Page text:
There are more clues about Nefertiti's royal status than her divinity, but the picture remains just as murky. The “smiting scene” is a common portrayal of a pharaoh killing the enemies of Egypt.  It was a standard way to proclaim a pharaoh’s power and his kingly qualities and did not necessarily refer to any real event.  Nefertiti is unique among kings' wives in being pictured in such a way. Tradition dictated that it was the king, as chief priest of all the religious cults, who made offerings to the gods.  Women participated in worship and the Queen was an important part of any service, but it was the King who offered the sacrifices.  What then do we make of the scene painted in Karnak early in the reign showing Nefertiti making an offering to Aten?            Further, the Amarna tomb of Panehesy show Nefertiti and Akhenaten both wearing the Atef crown of kingship, though her crown is smaller and less elaborate. Are these signs she shared his throne or merely signs she was a very important King's Great Wife?

           The evidence we have looked at so far is entirely circumstantial, but the record does give us some concrete names to work with. Late in Akhenaten's reign there appear in the record the cartouches of two kings who served as Akhenaten’s co- regents: Nkhkheperure-Neferneferuaten and Ankhkheperure-Smenkhkare.  For a long time it was assumed these were variations on the name of a single monarch and the debate was whether it was a man or a women. Most scholars, though perhaps not all, now agree that they represent two different people, one man and one woman.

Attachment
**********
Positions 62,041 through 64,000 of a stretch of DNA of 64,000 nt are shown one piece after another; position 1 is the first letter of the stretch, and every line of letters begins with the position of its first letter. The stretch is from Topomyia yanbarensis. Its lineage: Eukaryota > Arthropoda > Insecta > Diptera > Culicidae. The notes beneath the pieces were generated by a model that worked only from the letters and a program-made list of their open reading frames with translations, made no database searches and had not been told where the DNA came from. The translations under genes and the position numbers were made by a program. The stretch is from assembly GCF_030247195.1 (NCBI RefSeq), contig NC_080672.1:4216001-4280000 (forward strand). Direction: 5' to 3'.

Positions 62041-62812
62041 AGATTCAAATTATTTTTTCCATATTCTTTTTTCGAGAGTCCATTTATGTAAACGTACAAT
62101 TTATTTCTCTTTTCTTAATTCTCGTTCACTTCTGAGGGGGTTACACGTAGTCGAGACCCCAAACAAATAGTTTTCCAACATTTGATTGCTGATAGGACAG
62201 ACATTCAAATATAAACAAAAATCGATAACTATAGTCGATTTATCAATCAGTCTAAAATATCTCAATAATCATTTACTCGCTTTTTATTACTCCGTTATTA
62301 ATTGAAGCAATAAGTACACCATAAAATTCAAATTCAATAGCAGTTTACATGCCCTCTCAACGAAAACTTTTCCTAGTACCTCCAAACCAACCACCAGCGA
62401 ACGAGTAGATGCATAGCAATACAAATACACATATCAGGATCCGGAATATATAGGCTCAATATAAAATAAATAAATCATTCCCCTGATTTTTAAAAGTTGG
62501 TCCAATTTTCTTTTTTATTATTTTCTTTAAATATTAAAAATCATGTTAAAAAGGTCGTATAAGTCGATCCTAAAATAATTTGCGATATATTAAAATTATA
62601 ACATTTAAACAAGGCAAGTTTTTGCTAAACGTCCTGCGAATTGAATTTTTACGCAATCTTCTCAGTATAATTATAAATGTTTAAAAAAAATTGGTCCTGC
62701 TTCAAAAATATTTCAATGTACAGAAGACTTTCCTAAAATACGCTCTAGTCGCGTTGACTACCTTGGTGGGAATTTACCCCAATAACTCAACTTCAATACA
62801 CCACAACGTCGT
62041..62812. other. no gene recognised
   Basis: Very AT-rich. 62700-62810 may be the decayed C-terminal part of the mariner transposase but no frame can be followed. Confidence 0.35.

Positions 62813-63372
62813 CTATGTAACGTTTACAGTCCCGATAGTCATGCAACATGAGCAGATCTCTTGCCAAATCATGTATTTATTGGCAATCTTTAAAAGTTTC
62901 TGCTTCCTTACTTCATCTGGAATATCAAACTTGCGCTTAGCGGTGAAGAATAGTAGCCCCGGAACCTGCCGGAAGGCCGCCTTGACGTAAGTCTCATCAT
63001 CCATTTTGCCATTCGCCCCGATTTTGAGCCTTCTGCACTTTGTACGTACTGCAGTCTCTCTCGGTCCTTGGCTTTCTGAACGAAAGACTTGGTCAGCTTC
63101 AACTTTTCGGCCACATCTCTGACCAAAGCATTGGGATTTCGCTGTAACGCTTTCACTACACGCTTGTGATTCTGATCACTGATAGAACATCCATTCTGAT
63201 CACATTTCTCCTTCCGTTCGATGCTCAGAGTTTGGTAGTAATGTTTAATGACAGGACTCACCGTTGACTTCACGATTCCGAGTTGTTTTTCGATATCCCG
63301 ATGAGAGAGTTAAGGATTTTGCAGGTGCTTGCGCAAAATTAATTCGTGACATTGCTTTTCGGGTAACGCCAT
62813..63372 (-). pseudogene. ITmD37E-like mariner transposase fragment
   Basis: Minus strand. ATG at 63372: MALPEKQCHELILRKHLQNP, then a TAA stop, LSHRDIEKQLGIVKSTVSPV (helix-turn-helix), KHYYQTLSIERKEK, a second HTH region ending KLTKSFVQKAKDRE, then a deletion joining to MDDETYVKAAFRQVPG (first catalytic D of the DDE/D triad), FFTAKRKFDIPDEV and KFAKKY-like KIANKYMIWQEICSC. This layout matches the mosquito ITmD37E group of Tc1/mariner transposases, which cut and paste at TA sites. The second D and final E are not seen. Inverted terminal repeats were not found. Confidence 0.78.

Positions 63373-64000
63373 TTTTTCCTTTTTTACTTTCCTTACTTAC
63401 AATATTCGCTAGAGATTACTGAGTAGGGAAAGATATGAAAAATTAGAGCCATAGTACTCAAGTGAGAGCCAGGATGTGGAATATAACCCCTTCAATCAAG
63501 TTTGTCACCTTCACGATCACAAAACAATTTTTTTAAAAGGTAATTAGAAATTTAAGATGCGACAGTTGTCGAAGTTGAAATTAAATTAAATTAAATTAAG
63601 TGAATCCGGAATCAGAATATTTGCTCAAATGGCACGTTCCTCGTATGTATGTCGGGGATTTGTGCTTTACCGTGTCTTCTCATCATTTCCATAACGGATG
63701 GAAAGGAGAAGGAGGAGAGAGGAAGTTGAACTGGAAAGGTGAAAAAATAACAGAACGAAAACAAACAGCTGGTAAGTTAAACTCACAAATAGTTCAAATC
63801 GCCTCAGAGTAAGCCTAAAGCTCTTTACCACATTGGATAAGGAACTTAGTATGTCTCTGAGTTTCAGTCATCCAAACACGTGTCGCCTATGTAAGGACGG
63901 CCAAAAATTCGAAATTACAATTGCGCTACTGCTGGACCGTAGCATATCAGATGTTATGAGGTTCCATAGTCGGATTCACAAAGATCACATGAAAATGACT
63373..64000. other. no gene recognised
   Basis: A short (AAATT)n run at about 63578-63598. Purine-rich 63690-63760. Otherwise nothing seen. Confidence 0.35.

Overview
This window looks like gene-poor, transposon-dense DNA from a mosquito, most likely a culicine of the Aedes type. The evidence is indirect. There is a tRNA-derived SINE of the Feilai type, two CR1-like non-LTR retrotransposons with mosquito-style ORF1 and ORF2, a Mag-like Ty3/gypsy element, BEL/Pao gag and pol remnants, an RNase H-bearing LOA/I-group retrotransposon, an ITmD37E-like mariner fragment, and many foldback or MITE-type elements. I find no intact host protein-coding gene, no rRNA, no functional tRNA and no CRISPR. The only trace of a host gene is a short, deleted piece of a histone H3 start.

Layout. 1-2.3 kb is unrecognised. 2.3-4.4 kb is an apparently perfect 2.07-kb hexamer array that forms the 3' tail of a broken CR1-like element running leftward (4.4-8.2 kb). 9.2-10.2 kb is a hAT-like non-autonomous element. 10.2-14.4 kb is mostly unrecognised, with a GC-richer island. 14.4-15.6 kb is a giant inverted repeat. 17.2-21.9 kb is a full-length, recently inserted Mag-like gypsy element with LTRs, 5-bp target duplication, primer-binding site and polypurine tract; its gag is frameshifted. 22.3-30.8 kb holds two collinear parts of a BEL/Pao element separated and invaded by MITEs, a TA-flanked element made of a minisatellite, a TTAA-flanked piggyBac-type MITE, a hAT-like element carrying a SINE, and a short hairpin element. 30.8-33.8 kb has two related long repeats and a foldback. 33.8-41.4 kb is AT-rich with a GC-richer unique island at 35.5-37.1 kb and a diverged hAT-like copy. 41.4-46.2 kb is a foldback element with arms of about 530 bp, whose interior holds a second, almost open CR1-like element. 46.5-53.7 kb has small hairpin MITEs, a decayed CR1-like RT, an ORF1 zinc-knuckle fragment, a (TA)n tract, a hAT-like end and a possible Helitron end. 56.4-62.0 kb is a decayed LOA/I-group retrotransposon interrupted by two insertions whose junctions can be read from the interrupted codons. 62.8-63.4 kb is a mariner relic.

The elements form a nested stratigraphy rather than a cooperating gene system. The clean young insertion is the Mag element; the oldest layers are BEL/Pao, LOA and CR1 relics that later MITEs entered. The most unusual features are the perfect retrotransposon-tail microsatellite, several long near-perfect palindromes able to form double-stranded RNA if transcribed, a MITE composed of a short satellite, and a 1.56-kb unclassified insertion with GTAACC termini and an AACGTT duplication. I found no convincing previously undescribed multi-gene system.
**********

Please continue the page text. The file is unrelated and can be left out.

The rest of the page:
Manetho, a Third Century BCE. historian, referred to a female named Akenkheres ruling Egypt at the end of the Eighteenth Dynasty.  Manetho regularly transcribed Egyptian names into something that would sound better to his Greek audience and it is possible that Akenkheres is his rendering of Ankhkheprua. 

           The woman, Neferneferuaten, was on the throne for two, perhaps as many as three years, but it seems unlikely she ever ruled alone. The male co-regent may have served for as long as three years and some if not most of that may well have been after Akhenaten's death.

           The big question, then, is who was Neferneferuaten? At first glance, the answer seems obvious: Nefertiti. If Akhenaten were going to pick a woman with whom to share the throne, who else would he pick but the wife who had so clearly been an active partner in bringing about his religion revolution. She had begun life with a fairly simple name which later in the reign she changed to Neferneferuaten-Nefertiti. Records of Nefertiti disappear some time between Year 12 and Year 14 of Akhenaten’s reign.  For a while it was assumed she had retired in disgrace to the Northern Palace, but that idea has been discarded.  The simplest explanation would be that she died, but it is surprising that no record of such an important event has survived. Could Nefertiti have further morphed into the coregent bearing the same name?